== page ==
Although some of the items in this catalogue are not especially beautiful nor are they particularly inspiring, specifically to those engrossed in a rustic setting, this speaker possesses an abiding love for those things and is dreading the fact that death will dispossess him of the continued pleasure they have so long afforded him.

In the speaker’s final outcry, as he verbalizes his mourning, his readers/listeners will understand the melancholy dramatized in his voice: "O God! the stark, unutterable pity, / To be dead, and never again behold my city!"

Life Sketch of James Weldon Johnson

James Weldon Johnson was born in Jacksonville, Florida, on June 17, 1871. The son of James Johnson, a free Virginian, and a Bahamian mother, Helen Louise Dillet, who served as the first black, female school teacher in Florida. His parents raised him to be a strong, independent, free-thinking individual, instilling in him the notion that he could accomplish anything he set his mind to.

Johnson attended Atlanta University, and after graduation, he became principal of the Stanton School, where his mother had been a teacher. While serving as principle at the Stanton school, Johnson founded the newspaper, The Daily American. He later became the first black American to pass the Florida bar exam.

In 1900, with his brother,J. Rosamond Johnson, James composed the influentional hymn, "Lift Ev'ry Voice and Sing," which became known as the Negro National Anthem. Johnson and his brother continued to compose songs for Broadway after moving to New York. Johnson later attended Columbia University, where he studied literature.

In addition to serving as educator, lawyer, and composer of songs, Johnson, in 1906, became a diplomat to Nicaragua and Venezuela, appointed by President Theodore Roosevelt. After returning to the United States from the Dipolomatic Corps, Johnson became a founding member of the National Association for the Advancement of Colored People, and in 1920, he began serving as the president of that organization.

James Weldon Johnson also figures strongly in the arts movement known as the Harlem Rensaissance. In 1912, while serving as the Nicaraguan diplomat, he penned his classic, The Autobiography of an Ex-Coloured Man. Then after resigning from that diplomatic position, Johnson retured to the States and began writing full time.

In 1917, Johnon published his first book of poems, Fifty Years and Other Poems. This collection was highly praised by critics, and helped establish him as an important contributor to the Harem Renaissance Movement. He continued to write and publish, and he also edited several volumes of poetry, including The Book of American Negro Poetry (1922), The Book of American Negro Spirituals (1925), and The Second Book of Negro Spirituals(1926).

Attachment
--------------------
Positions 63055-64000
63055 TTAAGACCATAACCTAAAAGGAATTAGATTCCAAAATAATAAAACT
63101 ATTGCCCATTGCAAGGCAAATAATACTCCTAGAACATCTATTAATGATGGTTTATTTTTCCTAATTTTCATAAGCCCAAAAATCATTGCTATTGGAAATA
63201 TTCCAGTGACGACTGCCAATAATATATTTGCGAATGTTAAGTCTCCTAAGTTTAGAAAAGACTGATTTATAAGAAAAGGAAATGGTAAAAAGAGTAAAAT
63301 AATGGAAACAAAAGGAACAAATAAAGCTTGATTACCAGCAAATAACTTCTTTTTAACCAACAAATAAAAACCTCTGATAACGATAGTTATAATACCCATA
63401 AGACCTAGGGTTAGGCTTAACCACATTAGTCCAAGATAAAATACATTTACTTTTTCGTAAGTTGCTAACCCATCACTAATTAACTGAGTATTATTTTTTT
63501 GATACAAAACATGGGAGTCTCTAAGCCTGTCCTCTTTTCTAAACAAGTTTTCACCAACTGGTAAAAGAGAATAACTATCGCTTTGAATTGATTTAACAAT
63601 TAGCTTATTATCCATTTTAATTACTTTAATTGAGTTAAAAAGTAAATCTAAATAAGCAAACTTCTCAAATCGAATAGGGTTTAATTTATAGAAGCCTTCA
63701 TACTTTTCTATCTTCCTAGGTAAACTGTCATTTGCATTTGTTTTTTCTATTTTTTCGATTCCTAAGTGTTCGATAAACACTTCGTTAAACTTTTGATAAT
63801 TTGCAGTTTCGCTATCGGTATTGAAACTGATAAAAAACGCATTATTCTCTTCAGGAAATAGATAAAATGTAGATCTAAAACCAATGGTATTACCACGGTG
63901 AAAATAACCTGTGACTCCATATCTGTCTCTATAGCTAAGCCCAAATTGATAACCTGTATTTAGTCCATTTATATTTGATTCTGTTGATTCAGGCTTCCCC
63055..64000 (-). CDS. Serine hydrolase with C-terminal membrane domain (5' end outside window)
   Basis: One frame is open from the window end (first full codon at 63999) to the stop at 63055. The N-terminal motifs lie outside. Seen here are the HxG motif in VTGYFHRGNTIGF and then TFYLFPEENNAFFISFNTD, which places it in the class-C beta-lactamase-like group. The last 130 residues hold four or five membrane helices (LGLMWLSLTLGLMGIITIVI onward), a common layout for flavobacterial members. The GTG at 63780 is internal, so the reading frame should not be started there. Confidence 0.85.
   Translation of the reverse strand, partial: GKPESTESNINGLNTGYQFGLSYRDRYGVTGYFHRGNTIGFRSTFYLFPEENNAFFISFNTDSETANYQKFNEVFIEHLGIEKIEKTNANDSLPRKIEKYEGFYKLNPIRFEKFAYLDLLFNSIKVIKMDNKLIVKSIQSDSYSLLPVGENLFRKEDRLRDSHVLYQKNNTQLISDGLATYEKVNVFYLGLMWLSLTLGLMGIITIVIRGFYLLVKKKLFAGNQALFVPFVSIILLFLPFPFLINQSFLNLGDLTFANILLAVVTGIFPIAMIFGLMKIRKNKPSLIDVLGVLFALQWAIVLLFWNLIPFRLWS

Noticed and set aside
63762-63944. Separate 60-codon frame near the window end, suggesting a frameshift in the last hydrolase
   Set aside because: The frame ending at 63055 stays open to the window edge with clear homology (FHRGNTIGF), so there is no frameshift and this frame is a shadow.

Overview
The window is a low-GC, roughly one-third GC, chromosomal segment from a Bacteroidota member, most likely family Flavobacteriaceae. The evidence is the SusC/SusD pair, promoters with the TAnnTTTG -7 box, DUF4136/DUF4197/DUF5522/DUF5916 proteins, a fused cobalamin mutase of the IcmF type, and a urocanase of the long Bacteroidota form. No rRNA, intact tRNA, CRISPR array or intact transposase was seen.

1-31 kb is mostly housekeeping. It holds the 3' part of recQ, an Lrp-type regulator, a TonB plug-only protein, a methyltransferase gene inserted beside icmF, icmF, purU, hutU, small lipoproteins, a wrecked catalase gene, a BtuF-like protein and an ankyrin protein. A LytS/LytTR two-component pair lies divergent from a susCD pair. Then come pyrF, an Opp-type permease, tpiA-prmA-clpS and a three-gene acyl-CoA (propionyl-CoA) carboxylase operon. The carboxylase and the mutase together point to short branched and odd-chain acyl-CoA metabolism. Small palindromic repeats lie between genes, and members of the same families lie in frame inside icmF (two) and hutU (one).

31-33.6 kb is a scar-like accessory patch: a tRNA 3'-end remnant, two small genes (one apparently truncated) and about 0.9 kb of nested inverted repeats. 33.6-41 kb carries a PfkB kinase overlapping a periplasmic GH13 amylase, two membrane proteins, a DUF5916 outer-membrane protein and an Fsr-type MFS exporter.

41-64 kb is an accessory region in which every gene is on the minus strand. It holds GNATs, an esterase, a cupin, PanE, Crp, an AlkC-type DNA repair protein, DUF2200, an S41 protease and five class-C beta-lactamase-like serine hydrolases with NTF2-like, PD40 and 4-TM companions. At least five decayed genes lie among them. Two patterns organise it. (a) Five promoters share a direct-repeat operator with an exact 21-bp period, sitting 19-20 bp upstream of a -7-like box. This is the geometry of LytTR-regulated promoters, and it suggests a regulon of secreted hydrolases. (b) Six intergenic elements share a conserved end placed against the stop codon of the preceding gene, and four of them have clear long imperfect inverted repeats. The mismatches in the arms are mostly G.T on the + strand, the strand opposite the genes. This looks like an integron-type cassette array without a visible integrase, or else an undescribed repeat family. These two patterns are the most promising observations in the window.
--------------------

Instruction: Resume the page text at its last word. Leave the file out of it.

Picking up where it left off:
Johnson's second collection of poems, God's Trombones: Seven Negro Sermons in Verse, appeared in 1927, again to critical acclaim. Education reformer and best-selling American author of the early 20th century, Dorothy Canfield Fisher expressed high praise for Johnson's work, stating in a letter to Johnson that his works were "heart-shakingly beautiful and original, with the peculiar piercing tenderness and intimacy which seems to me special gifts of the Negro. It is a profound satisfaction to find those special qualities so exquisitely expressed."

Johnson contined to write after retiring from the NAACP, and he then later served as professor at New York University. About Johnson's reputation upon joining the faculty, Deborah Shapiro has stated:

Dr. James Weldon Johnson was already a world-renowned poet, novelist, and educator when he arrived at the School of Education in 1934. His faculty appointment was in the Department of Educational Sociology, yet Johnson’s influence did not end there. As the first black professor at NYU, Johnson broke a crucial color barrier, inspiring further efforts toward racial equality both within and outside the boundaries of Washington Square.

At age 67, Johnson was killed in an automobile accident in Wiscasset, Maine. His funeral was held in Harlem, New York, and was attended by over 2000 people. Johnson's creative power rendered him a true "renaissance man," who lived a full life, penning some of the finest poetry and songs ever to appear on the American Literary Scene.

A short biography of James Weldon Johnson

Questions & Answers

    © 2015 Linda Sue Grimes